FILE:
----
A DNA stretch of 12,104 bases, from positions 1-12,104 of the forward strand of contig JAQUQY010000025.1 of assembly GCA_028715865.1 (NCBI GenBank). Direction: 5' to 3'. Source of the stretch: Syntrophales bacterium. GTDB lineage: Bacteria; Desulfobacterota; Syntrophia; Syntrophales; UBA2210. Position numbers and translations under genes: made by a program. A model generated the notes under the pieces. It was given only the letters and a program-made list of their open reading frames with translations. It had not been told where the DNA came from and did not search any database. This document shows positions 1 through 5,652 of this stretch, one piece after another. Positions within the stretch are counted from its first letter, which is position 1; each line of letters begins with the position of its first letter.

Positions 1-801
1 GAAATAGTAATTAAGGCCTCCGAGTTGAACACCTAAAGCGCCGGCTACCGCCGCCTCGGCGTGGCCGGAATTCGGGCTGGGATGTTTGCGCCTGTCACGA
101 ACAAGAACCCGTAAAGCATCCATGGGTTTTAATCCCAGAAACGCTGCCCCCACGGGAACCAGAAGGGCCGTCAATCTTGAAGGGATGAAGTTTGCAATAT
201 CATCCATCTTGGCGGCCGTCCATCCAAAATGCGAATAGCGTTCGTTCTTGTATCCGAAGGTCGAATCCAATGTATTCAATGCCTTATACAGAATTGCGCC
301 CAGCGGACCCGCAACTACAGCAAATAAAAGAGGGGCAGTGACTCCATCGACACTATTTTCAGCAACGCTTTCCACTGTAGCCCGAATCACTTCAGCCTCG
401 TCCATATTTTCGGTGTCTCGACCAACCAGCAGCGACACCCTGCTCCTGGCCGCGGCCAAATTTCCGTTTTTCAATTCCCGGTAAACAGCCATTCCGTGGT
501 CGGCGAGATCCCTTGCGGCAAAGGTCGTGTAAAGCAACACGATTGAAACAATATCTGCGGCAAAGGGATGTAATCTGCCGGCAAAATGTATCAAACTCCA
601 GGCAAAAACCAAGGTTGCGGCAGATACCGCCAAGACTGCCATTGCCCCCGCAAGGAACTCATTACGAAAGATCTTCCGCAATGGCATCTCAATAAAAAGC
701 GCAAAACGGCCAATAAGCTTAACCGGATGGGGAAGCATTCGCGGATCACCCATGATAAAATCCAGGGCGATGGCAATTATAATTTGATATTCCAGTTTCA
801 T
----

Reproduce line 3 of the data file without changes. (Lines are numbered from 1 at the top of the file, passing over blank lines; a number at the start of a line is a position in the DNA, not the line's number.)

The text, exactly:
1 GAAATAGTAATTAAGGCCTCCGAGTTGAACACCTAAAGCGCCGGCTACCGCCGCCTCGGCGTGGCCGGAATTCGGGCTGGGATGTTTGCGCCTGTCACGA